Still in a Prison Pandemic: Examining Impact of COVID-19 on prisons and re-entry

graphic with event information and a car with banners reading "# free them all"

Join us next Wednesday, June 16 from 7:00pm-9:00pm EDT for an online panel featuring current and former prisoners who will discuss the impact of COVID-19 on imprisonment and community re-entry. Read below to learn more about the event.

Event Description:
Throughout the current global pandemic, the risks and impacts of COVID-19 have been felt most profoundly by people pushed to the margins, including those living and working in congregate settings in so-called Canada. Jails, prisons, and penitentiaries have not been immune to this trend with an infection rate amongst incarcerated people and institutional staff several times that of the general population. As the pandemic continues with more transmissible and virulent variants spreading across the country, this webinar draws on the insights of currently and formerly incarcerated people, their loved ones, and abolitionist organizers engaged in prisoner solidarity and mutual aid work to explore multiple facets of the on-going prison pandemic. Speakers will examine (a) the uneven use of diversion and decarceration measures that have unnecessarily exposed those behind bars to a greater risk of COVID-19 infections, (b) the suppression of rights, privileges and protections for prisoners alongside the ramping-up of torturous conditions of confinement in the name of public health, and (c) the often politicized, coercive and often ineffective roll-out of vaccinations in carceral settings. In assessing the violence of (pandemic) prisons, panellists will highlight the need to work towards their abolition in our lifetime where choosing real safety will translate into building communities, not cages.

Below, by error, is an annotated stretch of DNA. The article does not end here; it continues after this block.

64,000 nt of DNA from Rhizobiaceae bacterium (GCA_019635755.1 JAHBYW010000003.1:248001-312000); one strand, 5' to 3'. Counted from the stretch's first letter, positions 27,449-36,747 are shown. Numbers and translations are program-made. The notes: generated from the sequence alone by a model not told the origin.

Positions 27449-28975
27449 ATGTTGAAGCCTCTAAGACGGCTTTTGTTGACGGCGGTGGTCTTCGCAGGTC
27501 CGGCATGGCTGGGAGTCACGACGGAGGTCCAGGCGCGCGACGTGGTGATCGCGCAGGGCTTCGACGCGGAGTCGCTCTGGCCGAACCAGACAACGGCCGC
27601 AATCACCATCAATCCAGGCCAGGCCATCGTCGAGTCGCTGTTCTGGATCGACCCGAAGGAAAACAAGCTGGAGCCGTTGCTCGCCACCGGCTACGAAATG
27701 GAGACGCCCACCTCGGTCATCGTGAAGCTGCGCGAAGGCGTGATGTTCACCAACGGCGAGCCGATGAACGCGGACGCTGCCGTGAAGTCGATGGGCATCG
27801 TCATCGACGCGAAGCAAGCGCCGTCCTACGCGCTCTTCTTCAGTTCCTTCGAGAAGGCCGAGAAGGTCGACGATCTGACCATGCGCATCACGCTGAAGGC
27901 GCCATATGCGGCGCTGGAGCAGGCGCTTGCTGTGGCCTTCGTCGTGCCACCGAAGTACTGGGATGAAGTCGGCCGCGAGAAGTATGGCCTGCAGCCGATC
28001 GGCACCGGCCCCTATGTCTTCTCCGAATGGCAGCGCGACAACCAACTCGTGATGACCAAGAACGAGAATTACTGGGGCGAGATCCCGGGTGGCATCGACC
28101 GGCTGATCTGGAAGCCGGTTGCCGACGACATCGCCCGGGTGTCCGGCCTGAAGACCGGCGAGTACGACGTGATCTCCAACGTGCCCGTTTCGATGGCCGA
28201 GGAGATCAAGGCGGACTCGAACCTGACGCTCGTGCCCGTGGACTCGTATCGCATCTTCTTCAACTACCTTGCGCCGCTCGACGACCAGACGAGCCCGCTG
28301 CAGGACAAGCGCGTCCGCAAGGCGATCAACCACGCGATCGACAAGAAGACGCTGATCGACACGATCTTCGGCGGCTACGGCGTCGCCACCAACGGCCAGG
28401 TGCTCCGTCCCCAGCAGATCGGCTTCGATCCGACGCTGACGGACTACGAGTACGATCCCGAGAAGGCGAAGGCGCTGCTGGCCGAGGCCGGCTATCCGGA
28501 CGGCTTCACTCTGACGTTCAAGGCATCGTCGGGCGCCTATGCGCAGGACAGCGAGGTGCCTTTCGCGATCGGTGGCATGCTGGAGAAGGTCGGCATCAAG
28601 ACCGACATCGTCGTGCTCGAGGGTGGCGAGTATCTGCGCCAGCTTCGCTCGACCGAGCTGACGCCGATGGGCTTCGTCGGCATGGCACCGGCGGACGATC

Event Artwork:
ck nosun @

Event Graphic:
Sheena Hoszko @

Event Speakers:
To be announced

Event Sponsors:
Prison Pandemic Partnership, Prisons and Community Health Support Partnership, and the Journal of Prisoners on Prisons